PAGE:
Great Spangled Fritillary, Speyeria cybele

Great Spangled Fritillary

Speyeria cybele

Above, this species is orange with a variety of black markings, but is noticeably darker near the body, especially in fresh individuals. Below, this species is easily identified by the wide, light band on the hind wing.

Open fields and woodland edges. Can be found in both wet and dry habitats.

Overwintering Strategy:   Newly Hatched Caterpillars

One brood. Has been observed from mid-June until late September.

Caterpillar Host Plants:
Various Violet species (Viola species)

The Great Spangled Fritillary is found throughout the state from late June through August and into early September. The species is long-lived and many individuals that are found in late August and September are very worn with frayed and even missing parts and wings. They are often seen at nectar sources such as Common Milkweed, thistles, or Joe-Pye-Weed alongside the Aphrodite Fritillary in the southern part of the state, and in the northern counties with the Atlantis Fritillary.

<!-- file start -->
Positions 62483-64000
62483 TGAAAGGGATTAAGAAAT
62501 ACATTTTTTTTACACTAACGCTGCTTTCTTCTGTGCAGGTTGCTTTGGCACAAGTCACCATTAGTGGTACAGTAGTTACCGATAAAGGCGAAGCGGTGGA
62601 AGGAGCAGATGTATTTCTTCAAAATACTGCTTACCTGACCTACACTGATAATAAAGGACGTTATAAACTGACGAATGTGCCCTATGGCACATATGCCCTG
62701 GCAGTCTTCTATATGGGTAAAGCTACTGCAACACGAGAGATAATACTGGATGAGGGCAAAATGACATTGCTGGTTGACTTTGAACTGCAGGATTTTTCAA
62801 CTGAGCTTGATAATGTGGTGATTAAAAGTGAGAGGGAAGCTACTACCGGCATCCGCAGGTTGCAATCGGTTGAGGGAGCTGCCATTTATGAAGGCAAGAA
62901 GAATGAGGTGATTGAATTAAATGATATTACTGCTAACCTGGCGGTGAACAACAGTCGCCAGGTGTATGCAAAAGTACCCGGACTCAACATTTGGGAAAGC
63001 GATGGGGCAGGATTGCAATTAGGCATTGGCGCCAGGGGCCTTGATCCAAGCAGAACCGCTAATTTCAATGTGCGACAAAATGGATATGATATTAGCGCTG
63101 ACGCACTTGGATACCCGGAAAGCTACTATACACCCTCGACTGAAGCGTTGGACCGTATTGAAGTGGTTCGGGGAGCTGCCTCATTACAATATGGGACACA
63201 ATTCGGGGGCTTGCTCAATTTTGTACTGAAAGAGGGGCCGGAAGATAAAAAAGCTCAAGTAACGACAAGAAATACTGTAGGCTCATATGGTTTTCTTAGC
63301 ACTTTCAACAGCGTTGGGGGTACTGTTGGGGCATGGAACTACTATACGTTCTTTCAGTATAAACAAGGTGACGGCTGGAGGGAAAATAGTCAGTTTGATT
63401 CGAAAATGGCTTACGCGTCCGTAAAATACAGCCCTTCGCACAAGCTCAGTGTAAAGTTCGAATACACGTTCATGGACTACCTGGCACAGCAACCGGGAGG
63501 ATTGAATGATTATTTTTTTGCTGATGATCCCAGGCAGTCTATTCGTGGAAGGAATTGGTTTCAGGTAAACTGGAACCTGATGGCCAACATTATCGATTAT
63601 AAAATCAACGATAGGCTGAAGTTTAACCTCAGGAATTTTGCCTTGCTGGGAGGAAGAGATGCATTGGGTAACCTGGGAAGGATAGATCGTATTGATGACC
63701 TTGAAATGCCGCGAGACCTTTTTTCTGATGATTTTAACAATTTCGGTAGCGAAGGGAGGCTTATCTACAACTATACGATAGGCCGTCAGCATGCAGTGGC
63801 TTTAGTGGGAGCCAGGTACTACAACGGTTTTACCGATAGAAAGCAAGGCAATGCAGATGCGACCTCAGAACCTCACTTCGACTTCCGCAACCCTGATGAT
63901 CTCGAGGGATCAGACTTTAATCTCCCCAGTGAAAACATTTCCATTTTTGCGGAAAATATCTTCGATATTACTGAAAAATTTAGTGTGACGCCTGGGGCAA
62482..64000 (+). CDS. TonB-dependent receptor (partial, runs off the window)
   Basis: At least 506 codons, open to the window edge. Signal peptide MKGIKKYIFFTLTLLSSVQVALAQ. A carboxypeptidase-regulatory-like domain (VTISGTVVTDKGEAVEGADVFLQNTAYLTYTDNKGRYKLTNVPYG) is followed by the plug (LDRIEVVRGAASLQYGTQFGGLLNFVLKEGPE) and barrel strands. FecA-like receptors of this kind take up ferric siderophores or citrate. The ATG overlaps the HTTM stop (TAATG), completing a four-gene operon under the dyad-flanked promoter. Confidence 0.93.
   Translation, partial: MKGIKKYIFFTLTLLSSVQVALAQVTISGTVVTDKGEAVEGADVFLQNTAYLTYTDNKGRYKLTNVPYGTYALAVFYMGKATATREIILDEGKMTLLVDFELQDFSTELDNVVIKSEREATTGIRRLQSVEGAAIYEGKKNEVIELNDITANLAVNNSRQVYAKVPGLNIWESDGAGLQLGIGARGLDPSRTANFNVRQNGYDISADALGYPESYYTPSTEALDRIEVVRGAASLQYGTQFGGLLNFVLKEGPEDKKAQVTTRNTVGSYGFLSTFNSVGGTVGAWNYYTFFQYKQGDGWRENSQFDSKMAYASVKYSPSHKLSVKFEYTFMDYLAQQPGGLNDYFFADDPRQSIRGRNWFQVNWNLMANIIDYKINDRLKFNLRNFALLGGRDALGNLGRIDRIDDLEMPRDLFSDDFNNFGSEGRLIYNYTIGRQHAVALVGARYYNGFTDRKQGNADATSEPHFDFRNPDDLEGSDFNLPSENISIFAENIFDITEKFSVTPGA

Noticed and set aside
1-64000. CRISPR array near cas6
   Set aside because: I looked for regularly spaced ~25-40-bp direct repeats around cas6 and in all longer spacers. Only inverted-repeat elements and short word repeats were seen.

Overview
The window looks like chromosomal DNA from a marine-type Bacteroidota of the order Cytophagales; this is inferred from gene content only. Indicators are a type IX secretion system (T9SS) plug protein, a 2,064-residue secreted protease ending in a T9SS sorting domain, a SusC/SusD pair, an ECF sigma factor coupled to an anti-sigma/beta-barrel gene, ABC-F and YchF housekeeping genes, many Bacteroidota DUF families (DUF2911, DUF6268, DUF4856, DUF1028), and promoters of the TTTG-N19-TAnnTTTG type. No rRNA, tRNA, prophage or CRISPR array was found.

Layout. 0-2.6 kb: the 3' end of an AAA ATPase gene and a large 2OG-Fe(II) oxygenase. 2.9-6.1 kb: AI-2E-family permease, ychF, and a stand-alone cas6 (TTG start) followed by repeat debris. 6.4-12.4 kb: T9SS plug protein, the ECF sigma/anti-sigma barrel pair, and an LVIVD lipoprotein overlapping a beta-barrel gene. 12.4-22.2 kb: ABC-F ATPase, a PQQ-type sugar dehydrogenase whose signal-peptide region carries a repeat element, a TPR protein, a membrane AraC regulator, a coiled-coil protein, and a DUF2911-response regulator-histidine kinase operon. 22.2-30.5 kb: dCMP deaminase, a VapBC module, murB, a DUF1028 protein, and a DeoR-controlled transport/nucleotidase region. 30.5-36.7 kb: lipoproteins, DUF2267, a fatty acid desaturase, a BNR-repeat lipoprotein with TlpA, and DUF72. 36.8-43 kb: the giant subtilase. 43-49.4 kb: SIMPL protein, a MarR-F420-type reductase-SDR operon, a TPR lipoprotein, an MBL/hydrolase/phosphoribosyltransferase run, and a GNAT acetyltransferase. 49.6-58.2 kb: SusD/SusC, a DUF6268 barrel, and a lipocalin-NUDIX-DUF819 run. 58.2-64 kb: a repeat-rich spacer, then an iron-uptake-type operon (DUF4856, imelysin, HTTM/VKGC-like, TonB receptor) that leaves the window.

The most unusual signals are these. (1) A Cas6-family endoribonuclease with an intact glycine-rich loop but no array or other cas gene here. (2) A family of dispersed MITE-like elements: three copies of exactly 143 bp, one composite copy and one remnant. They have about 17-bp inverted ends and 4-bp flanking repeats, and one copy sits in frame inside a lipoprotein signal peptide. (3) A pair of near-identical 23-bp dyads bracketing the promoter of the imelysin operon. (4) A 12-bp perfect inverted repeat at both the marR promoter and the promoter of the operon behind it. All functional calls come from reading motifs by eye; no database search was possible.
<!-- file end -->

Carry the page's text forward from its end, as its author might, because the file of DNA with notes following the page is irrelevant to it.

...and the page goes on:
Overwintering Strategy

Two-way migration: Adult migrates from Wisconsin to Central Mexico
Small migration: Adult migrates from Wisconsin to southern US
Immigrant: Adult migrates into Wisconsin from warmer areas and don't fly south in winter
Adult Butterfly: Hibernates overwinter as an adult butterfly
Eggs: Eggs laid on stems, twigs or foot plants overwinter in diapause
Caterpillar: Caterpillars make nests on the base of plants and hibernate until spring
Chrysalis: Caterpillars shed their last skin, form a chrysalis and enter diapause.

For more information, read: Where Do Butterflies Go In Winter?

Further Information:   

 Design A Butterfly Garden
 Take The Butterfly Quiz
 Monarch Life Cycle
 Butterflies and Moths of North America
 Southern Wisconsin Butterfly Assn (NABA)
 The Butterfly Site

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